Skal Labissiere with the best game of his season in Kentucky’s win over LSU

(AP Photo/Samantha Baker)

Saturday was supposed to be a Senior Night celebration Alex Poythress, the rare recruited player in John Calipari’s program that stuck around for all four years.

But what it turned into was the Skal Labissiere Show.

Going up against Ben Simmons, the other guy that was “a consensus top two pick” back in November, Labissiere had his best games as a Wildcats, finishing with 18 points, nine boards, six blocks and two assists as No. 22 Kentucky rolled over LSU, 94-77.

It was the second straight game that Labissiere has started, and it was the second straight game that he played like a kid with a chance of getting to the NBA one day. He had 11 points and eight boards in 15 minutes at Florida on Tuesday. Saturday’s performance took it to another level. He hit a myriad of jumpers as he and Tyler Ulis flawlessly executed pick-and-pop actions, he was a defensive menace at the rim — including a chase-down block that just about made Rupp Arena implode — and he made the right read and the simple play offensively, even if it was something as simple as turning down a jumper to set up Jamal Murray for a three.

It’s amazing what a little bit of confidence will do for a kid.

Because Labissiere has had this ability the whole season. It’s not like this is a fluke. But between issues with his strength and how aggressive John Calipari can be when you’re not doing what he wants you to do, the 7-foot Haitian never found a rhythm. He was thinking, he wasn’t reacting. He was trying to do what he thought he was supposed to do instead of reading, reacting and making a play.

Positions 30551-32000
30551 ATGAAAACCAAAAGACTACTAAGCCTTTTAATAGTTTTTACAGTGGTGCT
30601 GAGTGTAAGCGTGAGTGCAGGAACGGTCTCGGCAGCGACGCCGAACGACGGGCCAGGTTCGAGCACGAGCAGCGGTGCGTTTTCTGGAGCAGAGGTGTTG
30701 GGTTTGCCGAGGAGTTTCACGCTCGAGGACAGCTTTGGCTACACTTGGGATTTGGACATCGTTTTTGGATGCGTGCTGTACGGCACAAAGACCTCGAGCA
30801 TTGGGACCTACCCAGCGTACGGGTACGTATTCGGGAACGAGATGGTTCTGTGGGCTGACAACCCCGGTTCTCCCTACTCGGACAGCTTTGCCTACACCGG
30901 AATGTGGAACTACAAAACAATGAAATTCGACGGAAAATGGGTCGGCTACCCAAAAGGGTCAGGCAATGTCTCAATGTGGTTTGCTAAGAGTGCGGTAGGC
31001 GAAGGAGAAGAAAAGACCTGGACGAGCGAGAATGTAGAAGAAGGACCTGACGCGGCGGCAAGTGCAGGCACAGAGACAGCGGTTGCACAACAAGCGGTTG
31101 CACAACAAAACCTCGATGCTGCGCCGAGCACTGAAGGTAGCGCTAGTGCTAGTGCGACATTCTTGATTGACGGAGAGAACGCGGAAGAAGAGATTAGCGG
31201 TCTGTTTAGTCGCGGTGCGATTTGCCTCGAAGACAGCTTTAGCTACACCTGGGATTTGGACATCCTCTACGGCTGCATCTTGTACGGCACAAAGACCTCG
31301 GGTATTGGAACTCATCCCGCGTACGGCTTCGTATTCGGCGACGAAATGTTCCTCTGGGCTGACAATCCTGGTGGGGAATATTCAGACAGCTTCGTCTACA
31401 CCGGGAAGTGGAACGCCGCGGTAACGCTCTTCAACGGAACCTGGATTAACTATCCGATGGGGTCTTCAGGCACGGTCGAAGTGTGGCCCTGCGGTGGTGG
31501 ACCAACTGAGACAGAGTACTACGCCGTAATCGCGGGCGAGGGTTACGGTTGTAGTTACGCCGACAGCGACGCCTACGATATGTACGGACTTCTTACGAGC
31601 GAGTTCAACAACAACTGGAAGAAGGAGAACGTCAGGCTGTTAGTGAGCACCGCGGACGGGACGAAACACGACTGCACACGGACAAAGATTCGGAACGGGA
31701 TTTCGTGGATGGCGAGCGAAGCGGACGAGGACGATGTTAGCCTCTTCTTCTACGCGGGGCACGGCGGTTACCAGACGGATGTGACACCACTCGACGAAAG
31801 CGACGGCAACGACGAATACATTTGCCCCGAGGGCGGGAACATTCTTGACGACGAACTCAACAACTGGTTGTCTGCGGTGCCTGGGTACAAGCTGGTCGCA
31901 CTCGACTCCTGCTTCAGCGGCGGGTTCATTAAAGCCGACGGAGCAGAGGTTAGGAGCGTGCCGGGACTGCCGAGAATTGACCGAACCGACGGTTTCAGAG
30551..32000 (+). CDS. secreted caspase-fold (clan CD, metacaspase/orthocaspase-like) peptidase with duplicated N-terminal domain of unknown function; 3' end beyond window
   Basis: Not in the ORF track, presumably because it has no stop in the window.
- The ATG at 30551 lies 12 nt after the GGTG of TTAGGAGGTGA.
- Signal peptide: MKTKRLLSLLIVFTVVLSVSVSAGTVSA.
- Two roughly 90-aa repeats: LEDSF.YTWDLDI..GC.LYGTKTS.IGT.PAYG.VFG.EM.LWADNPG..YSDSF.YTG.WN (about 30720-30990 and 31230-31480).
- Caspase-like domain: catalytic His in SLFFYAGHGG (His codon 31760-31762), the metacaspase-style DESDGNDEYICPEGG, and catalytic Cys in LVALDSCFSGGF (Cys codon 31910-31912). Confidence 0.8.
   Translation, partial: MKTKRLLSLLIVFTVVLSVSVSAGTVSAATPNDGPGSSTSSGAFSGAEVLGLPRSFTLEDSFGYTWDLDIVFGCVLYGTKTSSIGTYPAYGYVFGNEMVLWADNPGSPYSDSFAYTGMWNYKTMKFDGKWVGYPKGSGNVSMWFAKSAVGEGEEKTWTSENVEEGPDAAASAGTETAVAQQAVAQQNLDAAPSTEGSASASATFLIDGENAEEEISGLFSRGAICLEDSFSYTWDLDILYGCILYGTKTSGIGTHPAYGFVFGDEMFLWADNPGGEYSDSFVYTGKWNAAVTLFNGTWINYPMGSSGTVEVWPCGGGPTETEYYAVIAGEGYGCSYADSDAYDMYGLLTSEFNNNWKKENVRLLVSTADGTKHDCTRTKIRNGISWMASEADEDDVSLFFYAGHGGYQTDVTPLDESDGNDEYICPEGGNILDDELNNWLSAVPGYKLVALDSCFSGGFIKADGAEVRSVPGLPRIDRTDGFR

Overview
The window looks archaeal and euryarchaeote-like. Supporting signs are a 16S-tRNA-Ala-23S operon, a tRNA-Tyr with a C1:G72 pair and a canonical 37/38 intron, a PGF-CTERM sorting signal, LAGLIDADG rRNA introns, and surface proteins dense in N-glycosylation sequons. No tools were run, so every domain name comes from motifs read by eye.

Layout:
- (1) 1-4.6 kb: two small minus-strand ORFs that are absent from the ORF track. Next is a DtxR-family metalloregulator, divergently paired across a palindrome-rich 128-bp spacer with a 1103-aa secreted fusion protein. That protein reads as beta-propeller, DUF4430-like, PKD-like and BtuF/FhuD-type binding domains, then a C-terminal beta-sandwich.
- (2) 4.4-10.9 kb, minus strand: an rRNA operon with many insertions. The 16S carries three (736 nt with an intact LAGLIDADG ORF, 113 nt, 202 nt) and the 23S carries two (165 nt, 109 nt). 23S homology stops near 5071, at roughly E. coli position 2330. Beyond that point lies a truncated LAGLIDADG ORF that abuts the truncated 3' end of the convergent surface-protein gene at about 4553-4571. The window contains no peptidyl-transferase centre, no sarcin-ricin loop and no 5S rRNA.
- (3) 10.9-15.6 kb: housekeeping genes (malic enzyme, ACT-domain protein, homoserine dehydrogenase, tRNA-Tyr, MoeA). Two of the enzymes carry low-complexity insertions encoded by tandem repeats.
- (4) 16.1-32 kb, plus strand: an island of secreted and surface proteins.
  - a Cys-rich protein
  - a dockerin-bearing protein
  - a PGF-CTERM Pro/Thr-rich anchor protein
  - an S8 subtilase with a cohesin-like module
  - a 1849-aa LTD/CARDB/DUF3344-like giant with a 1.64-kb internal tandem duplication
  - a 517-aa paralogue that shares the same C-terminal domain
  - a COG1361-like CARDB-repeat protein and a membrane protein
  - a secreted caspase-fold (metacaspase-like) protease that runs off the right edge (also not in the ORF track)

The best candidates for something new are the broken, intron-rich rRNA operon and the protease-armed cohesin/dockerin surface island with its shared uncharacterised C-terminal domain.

Who knows how long this Labissiere is going to be around. Will his confidence get destroyed again the next time he makes a stupid play? Or is he going to spend the month of March proving to everyone that we weren’t crazy for saying this kid could be an all-american and a top five pick?

That’s something we’ll have to wait and see on.

But what we can say definitively is that when this Labissiere shows up, Kentucky is dangerous. When he’s on the floor with Derek Willis, Kentucky has four shooters. There’s an absurd amount of space for Ulis to create — LSU’s defense is a tragicomedy, but Ulis did have 14 points and 14 assists — and it forces defenses into a decision with Murray: Hug him on the perimeter or dare Willis and Labissiere to beat you.

With this Labissiere, and with Ulis and Murray playing like they’re the best back court in the world not named Steph and Klay, Kentucky, who is trending towards a No. 4 seed, is not a team you are going to want to see in your bracket.